Due to a large stash of energy drinks and a lack of anything to do between the hours of 10pm and 6am, I recently treated myself to a lengthy marathon of TV shows, one of which was Reign.
The show is very loosely based on the early years of Mary, Queen of Scots and involves, among other things, a shaky alliance between France and Scotland, scheming Englishmen, a cunning Catherine de’ Medici, a much younger and supposedly more attractive Nostradamus, love triangles, and a girl with a bag over her face.
If all this sounds ridiculous, that’s because it is – but Reign pulls it off. So long as you can suspend all disbelief and embrace what ludicrousness this show has to offer, it’s not a bad way to spend an hour. Let’s dissect it the first two episodes of the season, shall we?
Reign‘s plot is… kind of all over the place. Mary has come to France to marry Francis and secure Scotland and France’s alliance, only not, because both the King and Queen have their own agendas in the works. The King doesn’t want the wedding to happen until the opportune moment. The Queen doesn’t want it to happen at all, because Nostradamus has told her the marriage will spell her son’s death.
I expect Catherine will hatch progressively nefarious plots throughout the season to stop the union from occurring – which is great, because the character is a delightful antagonist in that love-to-hate kind of way.
That plotline is easy enough to follow; what I’m weirded out by is why the show felt the need to throw in all that “supernatural/blood magic/ghost in the castle” business into the mix as well. It’s not necessarily bad, I’m just not sure where they’re going with it. Surely there was already enough drama and action in the historical source material that there wouldn’t be any need to resort to slitting hands open in a dark, evil forest?
Honestly, I found the two potential love interests to be very meh. The pilot sets up a very boring love triangle right off the bat: Francis, the boyishly handsome royal who’s “just trying to do right by his people” versus Bash, the ruggedly handsome bad boy bastard (literally a bastard, but I’m sure he’ll showcase some roguish behavior eventually that will earn him that title figuratively as well.)
Neither of those things is my cup of tea, but that’s just me. Thankfully, the set-up of the triangle didn’t even get that much screentime compared to all the court intrigue and the mystery over the woman in the Batman Begins Scarecrow mask, so it didn’t detract much from my enjoyment of the pilot episode.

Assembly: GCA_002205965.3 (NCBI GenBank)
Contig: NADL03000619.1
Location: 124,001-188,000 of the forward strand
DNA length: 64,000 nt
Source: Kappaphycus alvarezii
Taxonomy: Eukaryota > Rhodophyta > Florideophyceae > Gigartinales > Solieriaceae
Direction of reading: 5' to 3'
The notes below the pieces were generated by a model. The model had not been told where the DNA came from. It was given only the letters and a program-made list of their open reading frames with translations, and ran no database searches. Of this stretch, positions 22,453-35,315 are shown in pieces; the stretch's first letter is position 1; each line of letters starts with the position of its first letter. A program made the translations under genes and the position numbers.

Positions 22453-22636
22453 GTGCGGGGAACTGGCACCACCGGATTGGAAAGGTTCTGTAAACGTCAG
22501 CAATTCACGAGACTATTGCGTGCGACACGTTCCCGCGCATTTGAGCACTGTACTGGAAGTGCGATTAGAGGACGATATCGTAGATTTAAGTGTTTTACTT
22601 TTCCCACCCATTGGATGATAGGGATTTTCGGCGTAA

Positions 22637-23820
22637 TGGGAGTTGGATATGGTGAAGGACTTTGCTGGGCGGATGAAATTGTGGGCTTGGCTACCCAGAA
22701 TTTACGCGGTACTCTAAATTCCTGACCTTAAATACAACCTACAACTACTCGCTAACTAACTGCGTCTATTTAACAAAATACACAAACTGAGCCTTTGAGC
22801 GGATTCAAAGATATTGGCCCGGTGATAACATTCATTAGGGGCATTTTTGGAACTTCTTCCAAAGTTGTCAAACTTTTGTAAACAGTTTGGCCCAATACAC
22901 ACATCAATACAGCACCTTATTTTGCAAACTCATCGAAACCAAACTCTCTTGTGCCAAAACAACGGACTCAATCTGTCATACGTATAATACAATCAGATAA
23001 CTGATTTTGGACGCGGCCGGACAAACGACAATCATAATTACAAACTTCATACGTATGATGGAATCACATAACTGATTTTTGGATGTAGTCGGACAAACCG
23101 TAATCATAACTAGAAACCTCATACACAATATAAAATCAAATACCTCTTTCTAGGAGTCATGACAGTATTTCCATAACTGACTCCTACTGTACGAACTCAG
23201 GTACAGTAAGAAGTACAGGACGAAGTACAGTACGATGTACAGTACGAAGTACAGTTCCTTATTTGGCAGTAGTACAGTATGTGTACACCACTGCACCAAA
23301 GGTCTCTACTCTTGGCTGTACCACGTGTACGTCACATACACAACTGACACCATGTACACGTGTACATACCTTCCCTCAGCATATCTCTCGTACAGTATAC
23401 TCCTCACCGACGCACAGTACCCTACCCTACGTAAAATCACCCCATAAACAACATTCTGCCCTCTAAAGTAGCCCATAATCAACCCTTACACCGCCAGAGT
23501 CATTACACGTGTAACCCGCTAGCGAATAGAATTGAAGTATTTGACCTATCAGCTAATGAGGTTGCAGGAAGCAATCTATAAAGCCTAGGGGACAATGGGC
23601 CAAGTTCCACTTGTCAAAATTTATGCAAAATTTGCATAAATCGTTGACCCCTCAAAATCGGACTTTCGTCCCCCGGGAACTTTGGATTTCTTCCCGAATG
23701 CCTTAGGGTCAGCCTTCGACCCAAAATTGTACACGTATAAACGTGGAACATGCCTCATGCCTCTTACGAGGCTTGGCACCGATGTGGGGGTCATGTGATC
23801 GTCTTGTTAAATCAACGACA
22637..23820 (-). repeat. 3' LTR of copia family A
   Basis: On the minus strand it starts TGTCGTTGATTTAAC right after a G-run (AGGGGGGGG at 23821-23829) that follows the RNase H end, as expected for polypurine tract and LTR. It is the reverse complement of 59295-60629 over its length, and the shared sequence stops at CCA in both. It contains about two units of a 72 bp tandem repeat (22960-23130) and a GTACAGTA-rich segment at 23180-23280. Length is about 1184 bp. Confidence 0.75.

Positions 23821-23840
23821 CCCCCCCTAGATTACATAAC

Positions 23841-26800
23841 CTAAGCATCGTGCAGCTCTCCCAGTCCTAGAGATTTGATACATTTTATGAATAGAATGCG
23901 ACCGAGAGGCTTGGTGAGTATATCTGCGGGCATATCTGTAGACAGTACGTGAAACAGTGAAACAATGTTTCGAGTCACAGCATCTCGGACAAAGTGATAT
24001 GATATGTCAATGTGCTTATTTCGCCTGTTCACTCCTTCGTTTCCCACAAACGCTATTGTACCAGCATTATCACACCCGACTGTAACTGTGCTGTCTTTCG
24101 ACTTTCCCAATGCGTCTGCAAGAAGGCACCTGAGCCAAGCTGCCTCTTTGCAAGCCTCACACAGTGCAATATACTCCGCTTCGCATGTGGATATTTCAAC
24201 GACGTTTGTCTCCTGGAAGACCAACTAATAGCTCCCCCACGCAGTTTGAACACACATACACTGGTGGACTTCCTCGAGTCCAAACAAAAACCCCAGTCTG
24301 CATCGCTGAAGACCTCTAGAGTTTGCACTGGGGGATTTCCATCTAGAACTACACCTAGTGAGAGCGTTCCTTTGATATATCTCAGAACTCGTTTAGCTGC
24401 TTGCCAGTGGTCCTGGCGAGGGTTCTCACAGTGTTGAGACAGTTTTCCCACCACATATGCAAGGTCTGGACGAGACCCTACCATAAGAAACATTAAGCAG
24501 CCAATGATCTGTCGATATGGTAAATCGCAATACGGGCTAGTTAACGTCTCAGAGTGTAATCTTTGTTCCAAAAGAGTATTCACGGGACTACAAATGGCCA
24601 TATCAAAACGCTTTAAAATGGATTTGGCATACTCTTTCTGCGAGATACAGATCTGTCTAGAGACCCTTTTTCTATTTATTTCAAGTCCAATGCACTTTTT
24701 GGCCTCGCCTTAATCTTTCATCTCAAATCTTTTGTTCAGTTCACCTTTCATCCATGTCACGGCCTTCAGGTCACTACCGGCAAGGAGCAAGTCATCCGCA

Besides Mary’s love interests, a few other romances are established in the pilot and expanded upon in the following episode. Francis has a secret lover named Natalia, Mary’s friend Lola has a blushing romance going on with a boy named Colin, and the King, who already has a Main Mistress, has a tryst with another one of Mary’s friends, Kenna (which I am not at all here for. That entire relationship reeks of fucked up power dynamics.)
And yes, that’s all very cliche. Reign‘s “romances” are definitely among the show’s weakest areas so far.
I died laughing every time a strummy indie song played, and in the first two episodes, songs like that play a lot. I’m not entirely sure why this was cause for laughter, but it probably had to do with the fact that all the bands sounded so interchangeably Lumineers-esque I could barely tell there were different songs playing.
You’d think that such a jarring soundtrack would reduce my enjoyment of the episode, but the music made me like it all the more… if only because I couldn’t see past the tears of laughter in my eyes.
I’m far from a 16th century French history expert, but even I’m aware the costumes on this show aren’t exactly historically accurate. But you know what? That’s totally fine with me, because I knew what I was signing up for when I started Reign and it certainly wasn’t so I could look at zoomed in shots of painstakingly historically accurate embroidery for fifty-some minutes. So long as the outfits are pretty, I’m happy, and for the most part the dresses are pleasing to the eye.
Reign is reportedly filmed at a castle in Ireland, where the sprawling courtyards and long hallways make for some pretty great scenery porn. Even if what’s happening on screen is boring you (every time Francis shows up and does his hot-and-cold, “I could love you but I won’t let myself” routine) or frustrating you (every time the King swaggers in a room and acts entitled and pompous), at least you can zero your focus in on something cool in the background.
In the end, Reign is an enjoyably hot mess, kinda like a frozen burrito you accidentally set in the microwave for 30 minutes instead of 3 so all the insides exploded out of it but you ate it anyways because you were hungry and there was nothing else around to eat.
Not that I’ve done that or anything.